Accident Airbus A330-302 N806NW, Wednesday 18 April 2018
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Date:Wednesday 18 April 2018
Type:Silhouette image of generic A333 model; specific model in this crash may look slightly different    
Airbus A330-302
Owner/operator:Delta Air Lines
Registration: N806NW
MSN: 578
Year of manufacture:2004
Total airframe hrs:64598 hours
Engine model:Pratt & Whitney PW4168A
Fatalities:Fatalities: 0 / Occupants: 288
Other fatalities:0
Aircraft damage: Substantial, repaired
Location:Atlanta Hartsfield-Jackson International Airport, GA (ATL/KATL) -   United States of America
Phase: En route
Nature:Passenger - Scheduled
Departure airport:Atlanta-William B. Hartsfield International Airport, GA (ATL/KATL)
Destination airport:London-Heathrow Airport (LHR/EGLL)
Investigating agency: NTSB
Confidence Rating: Accident investigation report completed and information captured
Delta Air Lines flight 30, an Airbus A330-300, experienced a no. 2 engine fire during initial climb from Atlanta's Hartsfield-Jackson International Airport, Georgia, USA.
The aircraft, an Airbus A330-323, had taken off from runway 26L at en route to London, U.K. The flight crew reported a no. 2 engine fire electronic centralized aircraft monitor (ECAM) indication at about 500 feet AGL, declared an emergency, shutdown the no. 2 engine, discharged both fire bottles, and initiated an air turn back to the departure airport. During the return the fire warning indication cleared, and the airplane made an uneventful overweight single engine landing on runway 27R at 18:34.
After landing, airport rescue and firefighting (ARFF) crews met the airplane on the runway and observed smoke and flames emanating from the no. 2 engine. ARFF sprayed the engine with fire retardant foam and extinguished the fire. The airplane was towed to the gate and the passengers disembarked. There were no injuries to the passengers or crew and the airplane sustained substantial damage.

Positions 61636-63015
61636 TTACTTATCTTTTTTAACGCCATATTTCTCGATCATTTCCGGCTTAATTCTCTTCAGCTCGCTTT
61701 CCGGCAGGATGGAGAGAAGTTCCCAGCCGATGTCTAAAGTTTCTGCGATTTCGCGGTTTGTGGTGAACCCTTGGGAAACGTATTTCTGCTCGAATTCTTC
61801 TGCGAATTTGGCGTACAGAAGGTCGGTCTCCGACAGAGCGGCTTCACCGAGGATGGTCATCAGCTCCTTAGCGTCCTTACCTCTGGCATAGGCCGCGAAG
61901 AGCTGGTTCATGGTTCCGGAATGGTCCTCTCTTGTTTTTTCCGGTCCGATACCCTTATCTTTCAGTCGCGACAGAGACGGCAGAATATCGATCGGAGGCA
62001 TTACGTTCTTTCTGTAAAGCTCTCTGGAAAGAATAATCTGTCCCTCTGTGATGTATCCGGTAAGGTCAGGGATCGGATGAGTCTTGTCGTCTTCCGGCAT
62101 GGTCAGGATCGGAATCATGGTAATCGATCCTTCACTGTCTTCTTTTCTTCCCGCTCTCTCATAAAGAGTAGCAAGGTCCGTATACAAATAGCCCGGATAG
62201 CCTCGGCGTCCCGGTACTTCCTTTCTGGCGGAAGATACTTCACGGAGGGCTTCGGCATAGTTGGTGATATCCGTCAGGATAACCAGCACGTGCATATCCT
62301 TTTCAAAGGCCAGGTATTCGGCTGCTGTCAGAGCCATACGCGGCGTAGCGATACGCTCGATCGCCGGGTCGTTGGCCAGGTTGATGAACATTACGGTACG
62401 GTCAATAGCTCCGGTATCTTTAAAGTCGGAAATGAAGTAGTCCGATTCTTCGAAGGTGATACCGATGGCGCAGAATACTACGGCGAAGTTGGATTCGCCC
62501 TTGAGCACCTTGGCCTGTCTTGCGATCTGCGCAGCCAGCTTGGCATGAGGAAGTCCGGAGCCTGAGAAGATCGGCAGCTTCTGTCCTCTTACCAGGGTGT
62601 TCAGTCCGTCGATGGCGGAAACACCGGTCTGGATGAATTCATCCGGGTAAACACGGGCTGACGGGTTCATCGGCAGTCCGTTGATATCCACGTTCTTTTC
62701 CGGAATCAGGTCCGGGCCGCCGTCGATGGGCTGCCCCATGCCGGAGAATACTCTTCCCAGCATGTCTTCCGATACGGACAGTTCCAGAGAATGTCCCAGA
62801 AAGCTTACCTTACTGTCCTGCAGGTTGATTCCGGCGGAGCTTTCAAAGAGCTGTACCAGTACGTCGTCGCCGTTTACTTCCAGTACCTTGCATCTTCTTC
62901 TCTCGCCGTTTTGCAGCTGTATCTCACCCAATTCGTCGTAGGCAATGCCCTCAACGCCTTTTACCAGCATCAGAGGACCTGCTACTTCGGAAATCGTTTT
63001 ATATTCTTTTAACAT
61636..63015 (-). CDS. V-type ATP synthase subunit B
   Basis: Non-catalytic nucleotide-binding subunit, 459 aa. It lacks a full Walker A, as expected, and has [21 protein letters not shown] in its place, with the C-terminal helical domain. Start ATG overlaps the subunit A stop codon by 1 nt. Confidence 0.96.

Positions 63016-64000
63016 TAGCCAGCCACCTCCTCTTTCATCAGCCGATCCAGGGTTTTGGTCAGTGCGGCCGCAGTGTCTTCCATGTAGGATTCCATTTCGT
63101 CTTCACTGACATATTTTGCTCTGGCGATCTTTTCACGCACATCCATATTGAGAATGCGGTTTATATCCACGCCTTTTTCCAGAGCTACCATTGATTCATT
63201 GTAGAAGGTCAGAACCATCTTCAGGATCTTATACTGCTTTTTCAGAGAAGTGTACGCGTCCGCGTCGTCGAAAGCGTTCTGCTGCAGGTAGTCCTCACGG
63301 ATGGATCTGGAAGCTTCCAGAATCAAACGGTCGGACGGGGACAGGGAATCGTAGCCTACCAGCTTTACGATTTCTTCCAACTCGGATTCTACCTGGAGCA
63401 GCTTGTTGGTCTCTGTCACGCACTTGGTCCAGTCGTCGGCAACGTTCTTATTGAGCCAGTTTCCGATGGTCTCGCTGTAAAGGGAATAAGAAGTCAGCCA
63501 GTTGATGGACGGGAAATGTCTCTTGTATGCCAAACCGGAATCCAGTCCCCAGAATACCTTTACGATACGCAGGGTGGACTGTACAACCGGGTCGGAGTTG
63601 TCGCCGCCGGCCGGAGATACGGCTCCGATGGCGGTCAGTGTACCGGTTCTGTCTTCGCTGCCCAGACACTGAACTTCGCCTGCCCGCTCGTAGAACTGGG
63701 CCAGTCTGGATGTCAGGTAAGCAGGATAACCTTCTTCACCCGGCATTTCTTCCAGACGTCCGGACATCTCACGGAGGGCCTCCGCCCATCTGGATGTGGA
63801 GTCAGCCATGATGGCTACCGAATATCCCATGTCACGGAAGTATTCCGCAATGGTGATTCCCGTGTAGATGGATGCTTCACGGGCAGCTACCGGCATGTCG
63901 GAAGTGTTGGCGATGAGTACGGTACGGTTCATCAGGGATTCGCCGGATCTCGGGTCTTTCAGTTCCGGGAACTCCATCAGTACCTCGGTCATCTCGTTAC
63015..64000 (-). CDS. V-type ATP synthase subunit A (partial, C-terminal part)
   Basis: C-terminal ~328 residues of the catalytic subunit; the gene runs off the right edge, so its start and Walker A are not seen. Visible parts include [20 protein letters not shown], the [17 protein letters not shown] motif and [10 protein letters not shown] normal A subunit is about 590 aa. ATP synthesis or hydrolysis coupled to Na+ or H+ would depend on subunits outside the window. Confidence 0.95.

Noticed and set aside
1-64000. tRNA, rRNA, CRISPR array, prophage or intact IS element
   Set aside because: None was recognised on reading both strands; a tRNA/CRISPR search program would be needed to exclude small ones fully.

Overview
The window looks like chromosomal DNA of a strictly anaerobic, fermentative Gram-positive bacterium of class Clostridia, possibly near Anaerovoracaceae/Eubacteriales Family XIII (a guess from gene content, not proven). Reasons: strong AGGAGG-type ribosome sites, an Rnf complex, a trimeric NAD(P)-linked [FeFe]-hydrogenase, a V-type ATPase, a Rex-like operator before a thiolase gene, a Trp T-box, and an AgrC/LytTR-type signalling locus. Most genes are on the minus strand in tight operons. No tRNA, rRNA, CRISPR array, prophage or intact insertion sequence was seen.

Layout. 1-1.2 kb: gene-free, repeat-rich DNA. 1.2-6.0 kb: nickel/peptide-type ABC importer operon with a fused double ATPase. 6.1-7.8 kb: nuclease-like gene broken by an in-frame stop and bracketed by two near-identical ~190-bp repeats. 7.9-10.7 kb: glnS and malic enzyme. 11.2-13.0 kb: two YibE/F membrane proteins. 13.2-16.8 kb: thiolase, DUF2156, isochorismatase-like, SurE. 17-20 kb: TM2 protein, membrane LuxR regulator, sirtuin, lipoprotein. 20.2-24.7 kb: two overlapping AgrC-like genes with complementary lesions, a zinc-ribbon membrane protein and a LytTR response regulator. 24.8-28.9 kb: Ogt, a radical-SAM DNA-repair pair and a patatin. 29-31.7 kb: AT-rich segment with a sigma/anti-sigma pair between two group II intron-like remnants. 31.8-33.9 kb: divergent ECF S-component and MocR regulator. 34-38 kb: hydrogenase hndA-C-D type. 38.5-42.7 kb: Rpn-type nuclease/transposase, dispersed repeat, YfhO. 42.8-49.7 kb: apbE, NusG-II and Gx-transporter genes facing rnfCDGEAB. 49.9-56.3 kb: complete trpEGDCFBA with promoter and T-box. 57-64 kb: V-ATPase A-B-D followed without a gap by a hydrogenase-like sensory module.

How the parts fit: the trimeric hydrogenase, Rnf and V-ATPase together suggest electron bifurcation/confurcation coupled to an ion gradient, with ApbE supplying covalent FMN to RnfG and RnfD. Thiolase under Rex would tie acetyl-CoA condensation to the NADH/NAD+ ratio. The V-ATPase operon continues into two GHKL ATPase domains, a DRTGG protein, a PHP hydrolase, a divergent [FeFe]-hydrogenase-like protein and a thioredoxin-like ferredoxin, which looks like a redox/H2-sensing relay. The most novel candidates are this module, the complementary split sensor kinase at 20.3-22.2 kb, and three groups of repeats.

Probable Cause: The flight crew’s delayed landing after an in-flight engine fire, which reignited after both fire bottles were discharged and resulted in substantial damage to an engine pylon. Contributing to the delayed landing was likely the flight crew’s perception that the fire had been extinguished due to the disappearance of the primary engine fire warning indications after the fire detection loops were damaged and that a landing as soon as possible was not perceived to be necessary.
Contributing to the duration of the fire was the contamination of an engine fire isolation system component which resulted in hydraulic fluid leaking into the designated engine fire zone after the engine was shutdown and the fire button was pressed.

Accident investigation:
Investigating agency: NTSB
Report number: DCA18LA163
Status: Investigation completed
Duration: 4 years
Download report: Final report




Revision history:


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